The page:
When can a psychologist go to the police about a client without violating the doctor/patient contract? Boulder psychologist Alan Gregory, veteran of nine previous White suspense novels, wrestles with this dilemma in White's latest top-flight thriller. Neurotic Naomi Bigg seeks help when she suspects her high school son, Paul, plans to avenge his sister's rape and his father's murder conviction for killing the rapist, who was let off on a technicality. Paul's best friend, Ramp, an explosives fanatic, lost his mother to a paroled rapist/murderer and has his own list of targets. Alan's erratic sessions with Naomi begin to unnerve him when he picks up hints of a connection to the recent brutal murder of Boulder 's DA, his wife Lauren's boss. Even worse, he realizes that Lauren, suffering from MS and just ending maternity leave, assisted in the bungled prosecution of Paul's sister's rapist. And to further complicate things, the prime suspect in the DA murder case is Boulder police detective Lucy Tanner, partner of Alan's best friend, Sam Purdy. When a car bomb kills a judge's wife in Denver, Alan is torn with indecision, but goes to Sam after explosives are found in the dead DA's house. When a bomb goes off at Alan's office and Lucy is kidnapped, Alan and Sam team up and track Ramp on his deadly bomb spree. White (Private Practices) deliciously taunts the reader with his trademark twists, smoothly weaving plots together and sprinkling red herrings among the solid clues. Could Columbine have been prevented if the shooters' parents had gone to the police? How many warning signs are needed before action should be taken? These questions have led to the "no tolerance" policies in many schools and underlie this tensely satisfying outing. National ad/promo.

When teenager Merrit Strait is admitted to hospital following an attempted suicide, psychologist Alan Gregory takes on the case. Meanwhile Merrit's sister lies in hospital near death where only experimental treatment might save her. When a body is found, evidence mounts implicating Merrit. Review

Boulder psychologist Alan Gregory hasn't seen former patient Gibbs Storey since she and her husband were in marriage counseling with him almost a decade ago. So when she walks into his office with a startling declaration-that she believes her husband murdered at least one woman, and may be planning to kill more-Gregory finds himself on the horns of a dilemma that's not just professional but personal as well: He can't reveal what his patient has told him, not even to his wife, who's a prosecutor, or his friend Sam, who's a cop. What's more, his feelings for Gibbs may be clouding his judgment about the truth of what she professes. Though he telegraphs the denouement too early, Stephen White once again turns in a thoughtful, well crafted novel full of interesting insights on marriage, friendship, the human condition, and the Colorado landscape.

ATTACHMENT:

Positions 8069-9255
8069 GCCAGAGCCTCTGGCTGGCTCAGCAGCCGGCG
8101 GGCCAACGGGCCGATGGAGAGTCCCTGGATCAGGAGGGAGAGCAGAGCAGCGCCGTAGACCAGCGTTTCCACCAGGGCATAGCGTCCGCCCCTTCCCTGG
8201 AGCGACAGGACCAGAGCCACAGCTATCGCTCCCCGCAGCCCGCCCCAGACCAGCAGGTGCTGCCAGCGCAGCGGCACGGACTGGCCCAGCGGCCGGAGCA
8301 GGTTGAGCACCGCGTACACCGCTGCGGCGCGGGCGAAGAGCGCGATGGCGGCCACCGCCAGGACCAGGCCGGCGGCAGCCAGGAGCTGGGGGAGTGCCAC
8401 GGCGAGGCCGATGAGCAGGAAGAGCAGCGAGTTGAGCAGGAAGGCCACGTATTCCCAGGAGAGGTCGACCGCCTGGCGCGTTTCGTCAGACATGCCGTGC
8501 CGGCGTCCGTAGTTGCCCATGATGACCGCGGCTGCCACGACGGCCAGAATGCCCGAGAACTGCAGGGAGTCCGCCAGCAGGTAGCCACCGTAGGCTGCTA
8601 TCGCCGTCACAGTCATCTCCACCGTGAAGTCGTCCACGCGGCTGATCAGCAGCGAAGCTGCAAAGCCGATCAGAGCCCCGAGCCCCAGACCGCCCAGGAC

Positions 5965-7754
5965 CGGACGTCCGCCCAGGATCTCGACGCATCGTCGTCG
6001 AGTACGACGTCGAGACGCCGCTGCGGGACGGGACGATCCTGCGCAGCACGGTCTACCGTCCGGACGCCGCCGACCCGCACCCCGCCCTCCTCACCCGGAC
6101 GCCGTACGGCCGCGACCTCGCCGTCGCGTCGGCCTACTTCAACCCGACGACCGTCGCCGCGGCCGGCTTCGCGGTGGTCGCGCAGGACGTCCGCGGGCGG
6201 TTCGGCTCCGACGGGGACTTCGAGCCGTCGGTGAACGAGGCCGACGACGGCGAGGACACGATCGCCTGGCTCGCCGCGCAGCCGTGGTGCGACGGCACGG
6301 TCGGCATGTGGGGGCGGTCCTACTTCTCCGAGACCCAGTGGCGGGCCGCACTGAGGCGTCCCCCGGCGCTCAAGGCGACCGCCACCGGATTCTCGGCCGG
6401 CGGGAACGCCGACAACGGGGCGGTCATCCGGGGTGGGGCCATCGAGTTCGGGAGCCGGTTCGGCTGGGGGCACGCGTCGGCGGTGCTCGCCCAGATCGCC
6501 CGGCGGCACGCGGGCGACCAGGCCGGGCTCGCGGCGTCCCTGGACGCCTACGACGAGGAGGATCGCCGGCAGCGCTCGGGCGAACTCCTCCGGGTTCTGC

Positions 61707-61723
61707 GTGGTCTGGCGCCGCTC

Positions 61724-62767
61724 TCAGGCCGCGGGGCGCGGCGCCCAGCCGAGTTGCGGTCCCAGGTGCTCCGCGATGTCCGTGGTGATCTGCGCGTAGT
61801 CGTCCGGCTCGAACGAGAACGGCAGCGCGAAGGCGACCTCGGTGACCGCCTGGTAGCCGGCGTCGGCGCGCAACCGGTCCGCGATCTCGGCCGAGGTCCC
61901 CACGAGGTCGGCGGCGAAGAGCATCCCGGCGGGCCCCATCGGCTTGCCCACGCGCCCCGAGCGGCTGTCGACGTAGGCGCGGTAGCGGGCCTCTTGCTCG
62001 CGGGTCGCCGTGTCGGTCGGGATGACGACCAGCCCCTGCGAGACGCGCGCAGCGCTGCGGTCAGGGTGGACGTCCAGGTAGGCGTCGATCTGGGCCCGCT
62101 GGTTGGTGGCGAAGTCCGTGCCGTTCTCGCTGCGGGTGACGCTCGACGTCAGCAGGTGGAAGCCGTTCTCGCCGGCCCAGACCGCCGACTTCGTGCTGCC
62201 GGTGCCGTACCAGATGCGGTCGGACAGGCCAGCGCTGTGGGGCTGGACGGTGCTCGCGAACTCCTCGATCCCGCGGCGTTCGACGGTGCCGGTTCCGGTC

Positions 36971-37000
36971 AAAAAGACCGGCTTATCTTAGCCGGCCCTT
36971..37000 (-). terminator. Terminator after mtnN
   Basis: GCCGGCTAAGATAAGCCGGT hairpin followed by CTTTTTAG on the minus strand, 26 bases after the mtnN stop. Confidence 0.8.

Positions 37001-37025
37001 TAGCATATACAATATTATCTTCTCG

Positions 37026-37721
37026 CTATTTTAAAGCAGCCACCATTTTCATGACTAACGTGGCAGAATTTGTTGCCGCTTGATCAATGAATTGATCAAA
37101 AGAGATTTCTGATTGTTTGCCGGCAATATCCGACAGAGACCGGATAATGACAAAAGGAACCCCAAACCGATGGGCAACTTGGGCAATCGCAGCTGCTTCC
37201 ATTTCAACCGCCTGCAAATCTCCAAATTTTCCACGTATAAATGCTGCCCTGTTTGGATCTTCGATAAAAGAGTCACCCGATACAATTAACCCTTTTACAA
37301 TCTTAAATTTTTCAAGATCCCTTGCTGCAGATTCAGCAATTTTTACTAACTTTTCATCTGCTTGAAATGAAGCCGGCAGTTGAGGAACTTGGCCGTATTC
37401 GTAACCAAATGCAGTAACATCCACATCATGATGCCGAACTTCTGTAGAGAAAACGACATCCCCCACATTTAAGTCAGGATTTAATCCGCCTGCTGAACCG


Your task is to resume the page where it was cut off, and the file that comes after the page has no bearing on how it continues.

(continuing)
From Publishers Weekly

Murder, sex and guilt are all on the couch in bestseller White's latest (Cold Case; Manner of Death; etc.) featuring ongoing series hero Alan Gregory, a low-key sleuth/psychologist. As always, the author delivers an absorbing mystery, a mix of interesting subplots involving Gregory's sympathetic friends and family, and a paean to the beauty of the Colorado countryside. This time he splits the point of view equally between Gregory and Gregory's best friend, Boulder police detective Sam Purdey. Sam has just had a heart attack and is facing a dreaded rehabilitation regimen when his wife decides to leave him, perhaps permanently. Gregory has his own plateful of domestic difficulties caring for his MS-stricken wife and his toddler daughter while tending to a full caseload of clients who run the gamut from mildly neurotic to full-blown psychotic. An old patient he hasn't seen in a year, the beautiful Gibbs Storey, comes back for therapy and announces that her husband has murdered a former lover, and she's not sure what to do about it. And by the way, she thinks he may have murdered a bunch of other women as well. Gregory decides that, as a therapist, he cannot report the murders to the police, spending pages and pages justifying his decision. He turns to recuperating pal Sam, and the two of them separately follow various threads until all is resolved, just in the nick of time. White is known for his surprise endings, and this one is no exception. Aside from the repetitive and less than convincing ethical considerations, it's an engrossing addition to an excellent series.